Reviews"Burns and Peterson have created a unique volume of 70 documents, some never before in print, pertaining to terrorism and the US. Readings include speeches, policy statements, letters, reports, and laws. Documents were chosen to best illuminate the terrorism threat to the United States and the American response. Although many of the documents are reproduced only in sections (sources are provided to locate the entire article), the gist of the information is present. Nine thematic chapters (e.g., Definitions of Terrorism: Past and Present, American versus American, and Radical Islam) assist in placing the documents in context. Cross-references, document analysis that often includes historical background on the topic, sidebars, and a further readings section increase comprehension. Chapter introductions provide background information (e.g., title, date, significance) about the documents. An extensive resources section, including national and international sources (electronic, print, and video), also contributes to making this an excellent choice for the academic or armchair student of terrorism. An easy-to-use resource that is full of pertinent information, this volume should be read all the way from the introduction (an excellent piece by former FBI agent James Kallstrom) to the resources section. Recommended. Lower-level undergraduates and above; general readers."—Choice, December 1, 2005
"This easy-to-use reference guide by freelance editor Dempsey Peterson and former journalist Burns, who also coedited Encyclopedia of World Terrorism, includes a fine selection of essays, commentary, and more than 70 documents related to terrorism, most with an emphasis on the Middle East and al Qaeda. These documents span the 1950s to 2004 and are drawn from such varied sources as recently declassified CIA reports and suicide bombers' final letters. Following each document are detailed analyses and an extensive list of bibliographic references (the book's greatest strength) that help make the proliferation of material that has become available since 9/11 less bewildering. Every document is also prefaced by annotations indicating its source, date and place of issue, and importance....[t]his book excels in offering a highly organized presentation, and its Readers Guide to Related Documents and Sidebars will be especially appreciated by undergraduates. Recommended for academic and larger public libraries."—Library Journal, September 15, 2005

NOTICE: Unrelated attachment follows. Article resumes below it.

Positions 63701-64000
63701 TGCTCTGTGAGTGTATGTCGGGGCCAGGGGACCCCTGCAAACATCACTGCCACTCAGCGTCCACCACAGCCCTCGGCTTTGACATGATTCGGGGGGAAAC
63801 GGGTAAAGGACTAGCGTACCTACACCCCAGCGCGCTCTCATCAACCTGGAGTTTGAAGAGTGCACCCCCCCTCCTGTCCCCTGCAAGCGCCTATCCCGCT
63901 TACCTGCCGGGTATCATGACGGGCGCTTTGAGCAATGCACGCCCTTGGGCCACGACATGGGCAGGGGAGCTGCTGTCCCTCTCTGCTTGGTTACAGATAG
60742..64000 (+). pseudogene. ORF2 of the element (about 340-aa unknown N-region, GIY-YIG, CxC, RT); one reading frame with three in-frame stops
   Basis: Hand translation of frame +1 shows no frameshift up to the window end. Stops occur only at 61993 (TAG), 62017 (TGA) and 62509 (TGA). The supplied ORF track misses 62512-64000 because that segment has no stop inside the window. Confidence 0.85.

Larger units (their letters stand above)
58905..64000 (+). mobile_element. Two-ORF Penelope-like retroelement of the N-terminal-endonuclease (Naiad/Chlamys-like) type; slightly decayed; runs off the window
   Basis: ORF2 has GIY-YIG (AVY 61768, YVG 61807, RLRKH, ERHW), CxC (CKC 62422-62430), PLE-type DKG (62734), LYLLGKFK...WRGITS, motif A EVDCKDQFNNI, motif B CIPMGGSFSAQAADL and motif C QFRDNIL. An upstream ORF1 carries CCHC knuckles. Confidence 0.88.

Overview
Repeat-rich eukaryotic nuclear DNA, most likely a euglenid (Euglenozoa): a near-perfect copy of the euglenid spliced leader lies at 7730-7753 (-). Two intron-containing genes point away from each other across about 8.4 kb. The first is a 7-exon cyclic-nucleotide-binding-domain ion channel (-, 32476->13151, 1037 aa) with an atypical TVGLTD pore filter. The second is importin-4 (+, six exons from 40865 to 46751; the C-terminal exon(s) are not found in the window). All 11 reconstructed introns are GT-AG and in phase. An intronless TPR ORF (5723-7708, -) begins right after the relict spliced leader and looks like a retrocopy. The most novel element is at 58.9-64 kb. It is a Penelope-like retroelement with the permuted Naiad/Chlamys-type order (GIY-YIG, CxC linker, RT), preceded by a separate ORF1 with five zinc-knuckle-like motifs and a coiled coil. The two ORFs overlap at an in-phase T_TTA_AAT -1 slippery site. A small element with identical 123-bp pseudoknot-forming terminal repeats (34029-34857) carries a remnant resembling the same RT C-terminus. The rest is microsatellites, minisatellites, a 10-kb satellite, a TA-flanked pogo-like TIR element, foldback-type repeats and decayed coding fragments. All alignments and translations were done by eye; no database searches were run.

"[A] well thought out and considered overview of the background to and repercussions of the terrorist attacks of September 11... [T]he guide is easy to use and well indexed and signposted... Recommended for undergraduate and general readers."—Reference Reviews, 00/00/00